LEWISTON — Local job seekers aired frustrations over the economy and the bureaucracy involved with finding new work and maintaining unemployment benefits to U.S. Sen. Olympia Snowe, who visited the Lewiston CareerCenter on Monday.
The Maine Republican, home on a break from Congress, was joined by Laura Fortman, commissioner of Maine’s Department of Labor, for a tour of the facility. The CareerCenter helps unemployed workers negotiate the maze of training and education programs available, as well as match up employers with qualified job candidates.
But the stories told to Snowe were not those of success, but exasperation.
Heather Brown of Lewiston said she received unemployment benefits for about three weeks before she accepted a minimum-wage job. But rather than improving her finances, she said having a job hurt them.
“I’m actually making less money than I was through unemployment by $20 a week, and they cut my food stamps from $200 a month to $16 a month,” she said. “I’m making $230 (a week) and at $16 a month to pay for food, I’ve got a … ton of Ramen in my house, but that’s about it.”
Two men complained about the problems they were have finding work because their licenses had been, or were soon expected to be, revoked due to lack of payment on child support.
“In 13 weeks when my unemployment runs out, they are going to take my license because I can’t pay my child support,” said Michael Burbank of Auburn. He said he wanted to apply for a job as a food service worker in Afghanistan with an annual salary of $67,000, but wouldn’t be able to because he won’t be able to get a passport.
“I could be over there working. I could clean up my bills. I could save my truck. I could save my house,” he said. “But no one will let me, no one will give me the opportunity to get ahead. In 12 weeks I’m going to be on welfare living in a cardboard box.”
Many at the CareerCenter offered Snowe suggestions for streamlining the job training and education benefit application process, which is riddled with red tape and a patchwork of programs with varying requirements, state and local officials said.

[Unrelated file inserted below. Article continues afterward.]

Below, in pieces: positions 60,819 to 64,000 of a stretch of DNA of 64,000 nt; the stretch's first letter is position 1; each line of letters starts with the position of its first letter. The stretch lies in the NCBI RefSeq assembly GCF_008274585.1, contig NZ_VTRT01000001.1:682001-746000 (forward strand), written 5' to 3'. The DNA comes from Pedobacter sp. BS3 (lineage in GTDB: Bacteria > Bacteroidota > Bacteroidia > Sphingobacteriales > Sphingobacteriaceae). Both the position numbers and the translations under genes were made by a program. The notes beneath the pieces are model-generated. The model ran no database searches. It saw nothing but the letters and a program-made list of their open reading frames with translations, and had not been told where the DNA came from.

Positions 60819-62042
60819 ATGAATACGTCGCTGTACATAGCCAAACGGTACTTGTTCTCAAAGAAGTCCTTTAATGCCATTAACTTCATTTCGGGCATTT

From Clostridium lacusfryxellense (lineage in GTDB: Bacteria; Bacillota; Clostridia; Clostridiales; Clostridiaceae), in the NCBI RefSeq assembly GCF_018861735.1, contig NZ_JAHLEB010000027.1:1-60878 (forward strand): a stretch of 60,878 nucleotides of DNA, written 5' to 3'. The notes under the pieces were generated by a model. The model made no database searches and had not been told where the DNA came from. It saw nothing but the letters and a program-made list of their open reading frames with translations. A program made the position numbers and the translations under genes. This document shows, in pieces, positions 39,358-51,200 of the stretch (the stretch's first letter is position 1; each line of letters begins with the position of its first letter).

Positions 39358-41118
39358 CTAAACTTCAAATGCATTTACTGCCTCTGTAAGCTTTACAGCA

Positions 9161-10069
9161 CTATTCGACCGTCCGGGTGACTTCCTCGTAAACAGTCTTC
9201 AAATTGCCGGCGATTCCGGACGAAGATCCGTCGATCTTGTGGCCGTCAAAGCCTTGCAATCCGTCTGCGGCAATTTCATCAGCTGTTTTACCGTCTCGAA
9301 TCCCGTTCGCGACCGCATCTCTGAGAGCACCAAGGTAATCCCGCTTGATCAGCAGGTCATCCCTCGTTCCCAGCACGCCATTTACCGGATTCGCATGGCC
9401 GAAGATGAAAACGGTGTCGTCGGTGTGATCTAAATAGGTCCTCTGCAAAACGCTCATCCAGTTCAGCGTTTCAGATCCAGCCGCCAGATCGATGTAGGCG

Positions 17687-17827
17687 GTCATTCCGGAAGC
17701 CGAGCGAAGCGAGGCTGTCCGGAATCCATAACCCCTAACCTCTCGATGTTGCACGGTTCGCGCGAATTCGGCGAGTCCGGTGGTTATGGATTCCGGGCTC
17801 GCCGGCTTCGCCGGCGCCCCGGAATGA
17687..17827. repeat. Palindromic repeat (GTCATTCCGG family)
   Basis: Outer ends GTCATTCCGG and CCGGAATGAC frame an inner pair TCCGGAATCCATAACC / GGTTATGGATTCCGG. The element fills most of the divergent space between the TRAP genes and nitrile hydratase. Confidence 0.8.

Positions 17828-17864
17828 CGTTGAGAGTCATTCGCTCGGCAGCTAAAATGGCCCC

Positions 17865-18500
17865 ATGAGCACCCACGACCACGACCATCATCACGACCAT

“You are bearing the brunt at a time when you should not be,” Snowe told the job seekers. “So I am sorry that you are. We should insulate you from that because you are dealing with trying to find skills so that you can get another job.”
Fortman, the state labor commissioner, said Maine’s February unemployment rate was 8.3 percent, a tenth of a percent increase over the previous month. That means about 59,000 Mainers are looking for work, she said.
“There are currently about 5,200 jobs listed, which is up,” she said. “Now that people are starting to see that there is work out there, there are more people out there looking for work. So over the next couple of months we anticipate, which is really counter-intuitive, more people will re-engage, and the unemployment (rate) may be going up in the next couple of months.”
Snowe said talking to people at career centers helps her to better understand the actual problems Mainers are facing, something that can get lost among her colleagues in Washington, D.C.
Congress adjourned for break without voting on an extension for some unemployment benefits, which will result in a lapse in checks to about 1 in 50 unemployed workers next month, according to the National Employment Law Project.
“They are living from benefit to benefit, dollar to dollar. That’s the bottom line,” she said. “And everybody should understand that in Congress, enough so that it compels everybody to sit there and work it through. But if there’s a disagreement, everybody gets locked down, and it doesn’t get resolved, much to the people’s detriment. So, no, there is no excuse or rationale for why that extension doesn’t just occur seamlessly, so that people don’t have to deal with the uncertainty and further anxiety than they already are having to endure and experience with the state of joblessness in their lives.”